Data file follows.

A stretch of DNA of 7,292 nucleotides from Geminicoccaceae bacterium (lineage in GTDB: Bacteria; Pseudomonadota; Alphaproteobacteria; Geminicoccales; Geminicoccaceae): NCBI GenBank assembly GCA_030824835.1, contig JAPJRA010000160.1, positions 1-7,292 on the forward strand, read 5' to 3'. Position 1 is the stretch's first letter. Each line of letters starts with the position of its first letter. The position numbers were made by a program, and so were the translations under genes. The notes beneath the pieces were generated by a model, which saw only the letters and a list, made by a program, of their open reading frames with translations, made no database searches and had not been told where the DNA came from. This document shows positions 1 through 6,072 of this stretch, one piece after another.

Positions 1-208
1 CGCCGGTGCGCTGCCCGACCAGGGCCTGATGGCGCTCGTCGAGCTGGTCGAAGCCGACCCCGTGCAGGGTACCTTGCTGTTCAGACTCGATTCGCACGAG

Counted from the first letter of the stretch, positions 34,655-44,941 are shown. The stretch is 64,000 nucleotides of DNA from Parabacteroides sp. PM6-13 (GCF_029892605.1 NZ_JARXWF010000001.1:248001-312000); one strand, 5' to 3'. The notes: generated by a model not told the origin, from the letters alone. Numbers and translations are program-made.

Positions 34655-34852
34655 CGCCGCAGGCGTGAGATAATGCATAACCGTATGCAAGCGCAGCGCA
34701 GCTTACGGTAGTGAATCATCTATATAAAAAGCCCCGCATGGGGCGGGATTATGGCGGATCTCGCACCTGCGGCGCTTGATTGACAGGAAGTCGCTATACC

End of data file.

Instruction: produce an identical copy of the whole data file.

A stretch of DNA of 7,292 nucleotides from Geminicoccaceae bacterium (lineage in GTDB: Bacteria; Pseudomonadota; Alphaproteobacteria; Geminicoccales; Geminicoccaceae): NCBI GenBank assembly GCA_030824835.1, contig JAPJRA010000160.1, positions 1-7,292 on the forward strand, read 5' to 3'. Position 1 is the stretch's first letter. Each line of letters starts with the position of its first letter. The position numbers were made by a program, and so were the translations under genes. The notes beneath the pieces were generated by a model, which saw only the letters and a list, made by a program, of their open reading frames with translations, made no database searches and had not been told where the DNA came from. This document shows positions 1 through 6,072 of this stretch, one piece after another.

Positions 1-208
1 CGCCGGTGCGCTGCCCGACCAGGGCCTGATGGCGCTCGTCGAGCTGGTCGAAGCCGACCCCGTGCAGGGTACCTTGCTGTTCAGACTCGATTCGCACGAG

Counted from the first letter of the stretch, positions 34,655-44,941 are shown. The stretch is 64,000 nucleotides of DNA from Parabacteroides sp. PM6-13 (GCF_029892605.1 NZ_JARXWF010000001.1:248001-312000); one strand, 5' to 3'. The notes: generated by a model not told the origin, from the letters alone. Numbers and translations are program-made.

Positions 34655-34852
34655 CGCCGCAGGCGTGAGATAATGCATAACCGTATGCAAGCGCAGCGCA
34701 GCTTACGGTAGTGAATCATCTATATAAAAAGCCCCGCATGGGGCGGGATTATGGCGGATCTCGCACCTGCGGCGCTTGATTGACAGGAAGTCGCTATACC